Punit Goenka, MD & CEO, ZEEL commented, “Our quarterly performance has been satisfactory. It has been a mixed quarter as far as TV industry advertising spends is concerned. Even though the overall economic sentiment was positive during the quarter, it translated into increased advertising spends only during the fag end of the quarter. Our expectation is that the advertising spends will continue to increase during the rest of the year. Our performance in the quarter reflects industry wide trend. On the subscription front, the transition of distribution of channels from MediaPro to Taj Television is now complete and we continue to grow in high single digits. Implementation of digitisation in the remaining parts of the country will push the growth momentum further. We have also enhanced our HD offering with the launch of ‘&Pictures HD’. As a result of our consistent performance, we continue to maintain healthy operating margins.”

Speaking about the outlook for the business, Goenka added, “Though the digitisation deadlines for Phase III and Phase IV have been pushed back, timely implementation would greatly benefit the industry. The proposed move to scrap advertisement cap for FTA channels would be a welcome step for the industry. Also, the rollout of BARC in the near future is expected to enhance the representativeness of the viewership data. Creation and acquisition of excellent quality content remains core to our business and we continue to channelize investments to strengthen this core. We also continue to explore growth opportunities in domestic markets, international markets and in digital space.”Zee Entertainment has reported its second quarter fiscal 2015 consolidated revenue of Rs 11, 178 million.

The company has declared that advertising revenues were Rs 6,259 million, recording a growth of 7.3% over Q2 FY14. Excluding sports business, advertising revenue growth is in low teens.
Subscription revenues were Rs 4,245 million for the quarter. Domestic revenues stood at Rs 3,373 million. Though the reported revenue reflects a growth of 0.7%, like-to-like growth is in high single digits (difference due to accounting changes necessitated by change in TRAI’s content aggregator regulation).

International subscription revenues were Rs 872 million. Due to change in arrangement with various operators across international territories, the reporting of subscription revenue for the current year has undergone a change and hence previous year figures are not comparable with that of current period. On a like to like basis, the growth has been in low single digits.
Consolidated operating revenues for the quarter stood at Rs 11,178 million. The revenue figure is not comparable to corresponding figure last year owing to changes outlined above.
Operating profit, (EBITDA) stood at Rs 3,205 million, recording a growth of 3.2% over Q2 FY14. EBITDA margin stood at 28.7%. PAT for the quarter was Rs 2,270 million. PAT margin stood at 20.3%.

Commenting on the results of the Company, Subhash Chandra, Chairman, ZEEL said, “Our performance during the quarter reflects the investments that Zee is making to grow its business and market share. The viewership market share is on an uptrend, which will help us to continue to grow ahead of the market. We will continue to pursue growth opportunities, which will enhance long term shareholder value. We have a strong balance sheet and we are confident that we would benefit from the growth opportunities ahead of us.”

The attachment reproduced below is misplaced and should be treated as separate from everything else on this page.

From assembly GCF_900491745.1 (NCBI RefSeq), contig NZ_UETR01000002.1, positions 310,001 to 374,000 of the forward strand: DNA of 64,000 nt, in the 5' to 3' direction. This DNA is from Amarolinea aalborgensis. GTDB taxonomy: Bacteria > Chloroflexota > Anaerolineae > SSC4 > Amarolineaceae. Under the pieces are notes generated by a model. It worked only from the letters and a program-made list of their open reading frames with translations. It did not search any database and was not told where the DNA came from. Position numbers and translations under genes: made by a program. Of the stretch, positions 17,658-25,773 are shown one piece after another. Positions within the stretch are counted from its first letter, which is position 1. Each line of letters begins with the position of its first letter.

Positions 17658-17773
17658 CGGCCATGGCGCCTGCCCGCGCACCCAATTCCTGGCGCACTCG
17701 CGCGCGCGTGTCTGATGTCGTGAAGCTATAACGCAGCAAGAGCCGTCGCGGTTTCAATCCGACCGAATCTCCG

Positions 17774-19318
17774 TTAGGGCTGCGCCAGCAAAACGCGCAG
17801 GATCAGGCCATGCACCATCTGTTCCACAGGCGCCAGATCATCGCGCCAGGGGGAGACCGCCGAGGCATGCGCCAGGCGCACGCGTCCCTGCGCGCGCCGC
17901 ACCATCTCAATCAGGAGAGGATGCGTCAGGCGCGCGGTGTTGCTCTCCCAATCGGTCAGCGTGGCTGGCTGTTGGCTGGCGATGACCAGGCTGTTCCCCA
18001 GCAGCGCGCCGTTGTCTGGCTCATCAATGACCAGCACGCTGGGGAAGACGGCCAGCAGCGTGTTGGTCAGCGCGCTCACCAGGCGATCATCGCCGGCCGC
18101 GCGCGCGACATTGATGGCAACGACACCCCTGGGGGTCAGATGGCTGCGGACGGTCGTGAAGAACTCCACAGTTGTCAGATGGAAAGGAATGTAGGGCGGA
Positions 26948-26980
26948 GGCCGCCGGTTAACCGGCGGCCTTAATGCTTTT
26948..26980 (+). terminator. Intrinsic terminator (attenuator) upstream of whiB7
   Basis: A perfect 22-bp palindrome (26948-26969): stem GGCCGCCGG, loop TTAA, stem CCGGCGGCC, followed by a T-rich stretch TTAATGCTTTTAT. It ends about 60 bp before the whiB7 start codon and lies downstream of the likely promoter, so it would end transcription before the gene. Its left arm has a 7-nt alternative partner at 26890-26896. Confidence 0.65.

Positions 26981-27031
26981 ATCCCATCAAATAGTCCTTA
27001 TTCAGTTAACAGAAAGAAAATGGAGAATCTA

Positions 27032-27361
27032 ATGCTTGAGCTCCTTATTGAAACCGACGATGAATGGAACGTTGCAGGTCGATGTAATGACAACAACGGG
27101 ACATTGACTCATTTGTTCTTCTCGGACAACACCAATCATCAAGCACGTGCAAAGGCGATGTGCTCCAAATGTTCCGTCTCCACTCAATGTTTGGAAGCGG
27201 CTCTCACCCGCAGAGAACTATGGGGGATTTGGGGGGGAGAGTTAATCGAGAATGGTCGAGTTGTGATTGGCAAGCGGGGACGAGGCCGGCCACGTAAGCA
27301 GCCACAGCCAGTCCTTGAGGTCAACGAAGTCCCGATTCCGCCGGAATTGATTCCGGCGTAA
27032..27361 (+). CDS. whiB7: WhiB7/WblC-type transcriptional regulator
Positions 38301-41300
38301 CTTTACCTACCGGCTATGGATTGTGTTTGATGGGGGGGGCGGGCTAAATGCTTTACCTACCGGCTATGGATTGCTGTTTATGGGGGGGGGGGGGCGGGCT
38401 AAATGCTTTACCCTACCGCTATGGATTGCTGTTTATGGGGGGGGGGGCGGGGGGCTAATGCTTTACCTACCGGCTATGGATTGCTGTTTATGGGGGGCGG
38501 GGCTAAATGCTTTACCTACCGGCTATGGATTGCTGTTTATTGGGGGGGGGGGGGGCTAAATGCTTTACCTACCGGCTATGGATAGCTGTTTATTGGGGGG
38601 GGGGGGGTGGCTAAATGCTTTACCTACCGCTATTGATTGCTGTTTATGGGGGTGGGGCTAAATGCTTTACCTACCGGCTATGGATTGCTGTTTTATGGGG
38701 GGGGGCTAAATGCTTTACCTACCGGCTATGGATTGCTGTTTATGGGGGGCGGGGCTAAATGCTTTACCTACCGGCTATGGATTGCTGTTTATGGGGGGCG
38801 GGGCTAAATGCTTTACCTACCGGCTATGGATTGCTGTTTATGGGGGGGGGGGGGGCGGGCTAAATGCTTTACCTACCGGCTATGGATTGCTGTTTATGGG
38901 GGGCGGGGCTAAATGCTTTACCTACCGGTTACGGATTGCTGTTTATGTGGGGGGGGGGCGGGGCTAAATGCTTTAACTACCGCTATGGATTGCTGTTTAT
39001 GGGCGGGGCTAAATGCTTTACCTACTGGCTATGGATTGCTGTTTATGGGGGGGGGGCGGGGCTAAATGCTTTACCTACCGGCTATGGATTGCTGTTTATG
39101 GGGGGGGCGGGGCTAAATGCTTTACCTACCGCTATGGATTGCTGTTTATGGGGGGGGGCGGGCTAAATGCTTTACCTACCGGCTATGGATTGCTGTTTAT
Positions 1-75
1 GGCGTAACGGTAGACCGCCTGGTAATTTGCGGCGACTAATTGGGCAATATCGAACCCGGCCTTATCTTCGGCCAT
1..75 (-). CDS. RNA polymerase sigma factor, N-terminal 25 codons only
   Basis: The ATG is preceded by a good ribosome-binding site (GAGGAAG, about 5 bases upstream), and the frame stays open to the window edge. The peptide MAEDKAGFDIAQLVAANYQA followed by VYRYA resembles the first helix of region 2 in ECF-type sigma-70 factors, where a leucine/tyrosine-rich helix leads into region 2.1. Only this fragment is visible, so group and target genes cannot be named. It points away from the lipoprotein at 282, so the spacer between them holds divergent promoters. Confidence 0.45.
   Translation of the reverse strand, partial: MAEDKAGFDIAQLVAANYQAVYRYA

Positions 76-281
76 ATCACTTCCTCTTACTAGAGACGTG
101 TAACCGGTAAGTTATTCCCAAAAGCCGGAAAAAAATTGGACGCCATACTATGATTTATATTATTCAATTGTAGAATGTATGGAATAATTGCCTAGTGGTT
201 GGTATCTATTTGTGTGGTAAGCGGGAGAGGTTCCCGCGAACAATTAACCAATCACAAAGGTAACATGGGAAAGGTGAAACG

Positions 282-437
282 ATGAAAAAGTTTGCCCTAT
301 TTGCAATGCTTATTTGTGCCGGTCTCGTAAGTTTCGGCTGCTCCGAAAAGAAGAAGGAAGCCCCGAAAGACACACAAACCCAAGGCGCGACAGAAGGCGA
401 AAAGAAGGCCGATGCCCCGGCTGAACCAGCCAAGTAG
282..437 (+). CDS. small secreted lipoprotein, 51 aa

Punit Goenka, MD & CEO, ZEEL commented, “Our quarterly performance has been satisfactory. It has been a mixed quarter as far as TV industry advertising spends is concerned. Even though the overall economic sentiment was positive during the quarter, it translated into increased advertising spends only during the fag end of the quarter. Our expectation is that the advertising spends will continue to increase during the rest of the year. Our performance in the quarter reflects industry wide trend. On the subscription front, the transition of distribution of channels from MediaPro to Taj Television is now complete and we continue to grow in high single digits. Implementation of digitisation in the remaining parts of the country will push the growth momentum further. We have also enhanced our HD offering with the launch of ‘&Pictures HD’. As a result of our consistent performance, we continue to maintain healthy operating margins.”

Speaking about the outlook for the business, Goenka added, “Though the digitisation deadlines for Phase III and Phase IV have been pushed back, timely implementation would greatly benefit the industry. The proposed move to scrap advertisement cap for FTA channels would be a welcome step for the industry. Also, the rollout of BARC in the near future is expected to enhance the representativeness of the viewership data. Creation and acquisition of excellent quality content remains core to our business and we continue to channelize investments to strengthen this core. We also continue to explore growth opportunities in domestic markets, international markets and in digital space.”

http://www.exchange4media.com/57856_zee-records-advertising-revenues-of-rs-6259-million-up-7-3-yoy.html

Continue reading

WHY CAN’T DD BE LIKE BBC? YOU WISH…

More Bhagwats in store? Why can’t DD stand up to its master like BBC.

DD BBC Newslaundry
Rashtriya Swayamsevak Sangh (RSS) chief Mohan Bhagwat’s annual speech broadcast live on state-owned Doordarshan(DD) has confirmed two facts that most educated Indians knew, though the government in power hoped they believed otherwise. That India’s public broadcaster neither aspires to achieve autonomy, nor does the government in power have any intention of relinquishing control over this  Continue reading